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by Manuel Mendoza 21 Dec 2007

Most Dylan acolytes probably rushed out to see I’m Not There — Todd Haynes’ unconventional meditation on the life and times of the elusive rock legend — when it opened a few weeks ago. Before it leaves town, movie buffs should check out it too. An almost anti-biopic, with six actors representing different stages of […]

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Most Dylan acolytes probably rushed out to see I’m Not There — Todd Haynes’ unconventional meditation on the life and times of the elusive rock legend — when it opened a few weeks ago. Before it leaves town, movie buffs should check out it too.

An almost anti-biopic, with six actors representing different stages of his career, the film is lined with visual and verbal references not only to past images of the man born Robert Zimmerman (the doc Don’t Look Back, the mod Western Pat Garrett and Billy the Kid) but also to the styles of classic directors like Godard and Fellini.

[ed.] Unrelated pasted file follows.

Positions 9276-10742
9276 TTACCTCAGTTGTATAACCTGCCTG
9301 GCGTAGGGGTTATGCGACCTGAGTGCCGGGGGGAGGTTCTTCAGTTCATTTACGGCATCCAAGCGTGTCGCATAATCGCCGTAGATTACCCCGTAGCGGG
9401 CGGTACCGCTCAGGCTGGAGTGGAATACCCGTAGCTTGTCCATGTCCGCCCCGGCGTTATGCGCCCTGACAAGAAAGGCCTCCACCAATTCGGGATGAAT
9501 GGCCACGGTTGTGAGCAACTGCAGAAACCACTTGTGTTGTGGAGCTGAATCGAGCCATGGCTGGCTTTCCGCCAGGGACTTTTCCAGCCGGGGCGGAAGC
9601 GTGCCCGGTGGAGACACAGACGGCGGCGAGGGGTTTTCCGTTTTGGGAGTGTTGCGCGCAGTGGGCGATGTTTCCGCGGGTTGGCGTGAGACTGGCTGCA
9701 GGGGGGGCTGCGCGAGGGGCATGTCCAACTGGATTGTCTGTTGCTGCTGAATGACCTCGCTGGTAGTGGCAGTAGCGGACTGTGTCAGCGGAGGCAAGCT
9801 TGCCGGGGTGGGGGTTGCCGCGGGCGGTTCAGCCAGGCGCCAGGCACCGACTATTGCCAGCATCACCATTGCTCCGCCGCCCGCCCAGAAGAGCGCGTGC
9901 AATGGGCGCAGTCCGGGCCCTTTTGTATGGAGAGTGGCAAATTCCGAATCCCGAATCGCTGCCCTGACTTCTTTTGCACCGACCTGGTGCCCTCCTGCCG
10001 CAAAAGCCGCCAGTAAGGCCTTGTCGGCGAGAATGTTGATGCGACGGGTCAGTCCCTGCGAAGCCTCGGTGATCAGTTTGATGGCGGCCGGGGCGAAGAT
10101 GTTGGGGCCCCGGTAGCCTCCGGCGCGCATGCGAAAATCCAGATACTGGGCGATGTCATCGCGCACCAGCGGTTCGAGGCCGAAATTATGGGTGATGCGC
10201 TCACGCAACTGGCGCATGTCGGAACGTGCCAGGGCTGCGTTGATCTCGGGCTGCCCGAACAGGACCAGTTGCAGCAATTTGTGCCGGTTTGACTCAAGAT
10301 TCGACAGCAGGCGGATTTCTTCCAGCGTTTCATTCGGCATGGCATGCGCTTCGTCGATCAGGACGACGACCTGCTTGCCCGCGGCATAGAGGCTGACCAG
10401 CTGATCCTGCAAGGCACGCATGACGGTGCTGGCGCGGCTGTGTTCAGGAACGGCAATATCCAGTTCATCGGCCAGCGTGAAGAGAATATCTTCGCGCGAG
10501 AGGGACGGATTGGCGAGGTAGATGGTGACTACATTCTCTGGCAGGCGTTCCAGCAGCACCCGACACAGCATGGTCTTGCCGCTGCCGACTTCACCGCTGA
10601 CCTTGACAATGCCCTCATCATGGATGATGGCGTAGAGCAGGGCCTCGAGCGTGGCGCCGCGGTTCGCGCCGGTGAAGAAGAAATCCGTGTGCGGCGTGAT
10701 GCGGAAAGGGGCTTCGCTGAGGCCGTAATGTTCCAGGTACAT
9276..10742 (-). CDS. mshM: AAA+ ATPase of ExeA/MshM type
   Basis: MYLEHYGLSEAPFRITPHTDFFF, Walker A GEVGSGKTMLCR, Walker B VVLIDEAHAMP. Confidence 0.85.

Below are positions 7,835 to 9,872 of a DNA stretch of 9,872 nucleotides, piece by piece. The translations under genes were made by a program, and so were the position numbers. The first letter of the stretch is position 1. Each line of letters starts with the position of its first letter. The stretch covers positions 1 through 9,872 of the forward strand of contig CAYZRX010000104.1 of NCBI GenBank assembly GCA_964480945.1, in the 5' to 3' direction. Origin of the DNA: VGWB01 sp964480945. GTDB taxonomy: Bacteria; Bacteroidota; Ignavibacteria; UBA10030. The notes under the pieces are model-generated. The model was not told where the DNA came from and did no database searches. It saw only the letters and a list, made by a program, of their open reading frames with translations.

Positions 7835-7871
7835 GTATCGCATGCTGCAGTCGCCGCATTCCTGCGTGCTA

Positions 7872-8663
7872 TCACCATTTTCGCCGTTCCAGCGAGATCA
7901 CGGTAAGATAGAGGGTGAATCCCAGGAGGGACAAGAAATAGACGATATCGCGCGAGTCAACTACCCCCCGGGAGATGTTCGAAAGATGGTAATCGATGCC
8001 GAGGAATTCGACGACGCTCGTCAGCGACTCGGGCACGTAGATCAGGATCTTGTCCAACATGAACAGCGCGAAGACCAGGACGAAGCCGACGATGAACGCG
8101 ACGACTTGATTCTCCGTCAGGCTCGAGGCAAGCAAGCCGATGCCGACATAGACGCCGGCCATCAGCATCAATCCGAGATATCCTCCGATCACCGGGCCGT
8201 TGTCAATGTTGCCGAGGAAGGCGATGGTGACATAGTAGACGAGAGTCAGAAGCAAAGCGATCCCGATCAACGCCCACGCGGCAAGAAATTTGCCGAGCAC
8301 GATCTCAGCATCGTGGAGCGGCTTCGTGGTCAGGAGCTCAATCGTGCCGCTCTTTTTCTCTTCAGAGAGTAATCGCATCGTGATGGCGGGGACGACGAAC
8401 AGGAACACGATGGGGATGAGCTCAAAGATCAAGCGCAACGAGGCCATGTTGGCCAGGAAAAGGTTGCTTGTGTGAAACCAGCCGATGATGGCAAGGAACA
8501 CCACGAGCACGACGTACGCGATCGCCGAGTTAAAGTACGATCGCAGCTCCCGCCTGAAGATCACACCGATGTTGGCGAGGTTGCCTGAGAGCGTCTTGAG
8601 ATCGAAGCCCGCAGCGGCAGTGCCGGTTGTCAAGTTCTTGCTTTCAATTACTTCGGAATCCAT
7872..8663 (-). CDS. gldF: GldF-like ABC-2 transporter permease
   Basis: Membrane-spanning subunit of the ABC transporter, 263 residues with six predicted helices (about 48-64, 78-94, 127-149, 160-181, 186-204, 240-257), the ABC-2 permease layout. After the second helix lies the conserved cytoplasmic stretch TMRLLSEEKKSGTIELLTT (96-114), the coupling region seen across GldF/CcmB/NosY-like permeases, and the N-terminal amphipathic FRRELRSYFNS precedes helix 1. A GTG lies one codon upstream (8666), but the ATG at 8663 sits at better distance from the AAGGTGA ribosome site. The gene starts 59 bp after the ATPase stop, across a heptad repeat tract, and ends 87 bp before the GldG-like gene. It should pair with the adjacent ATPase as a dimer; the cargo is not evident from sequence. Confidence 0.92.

This could be a mess, but it’s not. From the kinetic opening credits depicting street-level down-and-outers staring into the camera, the cocky Haynes grabs your eyeballs with a tightly constructed pastiche of arresting imagery. And Cate Blanchett gives a performance that is more Dylan than Dylan. In the midst of nailing his 1960s-cool reticence, she also opens him up with dialogue that speculates what he was thinking while tweaking out-of-it questioners.

Some moviegoers may find it all too self-conscious. Like Dylan followers and film-history lovers, however, Haynes fans will see I’m Not There as another example of his growing artistry. Hurry up, though. It looks like the movie is about to slip away like one of Dylan’s personas.

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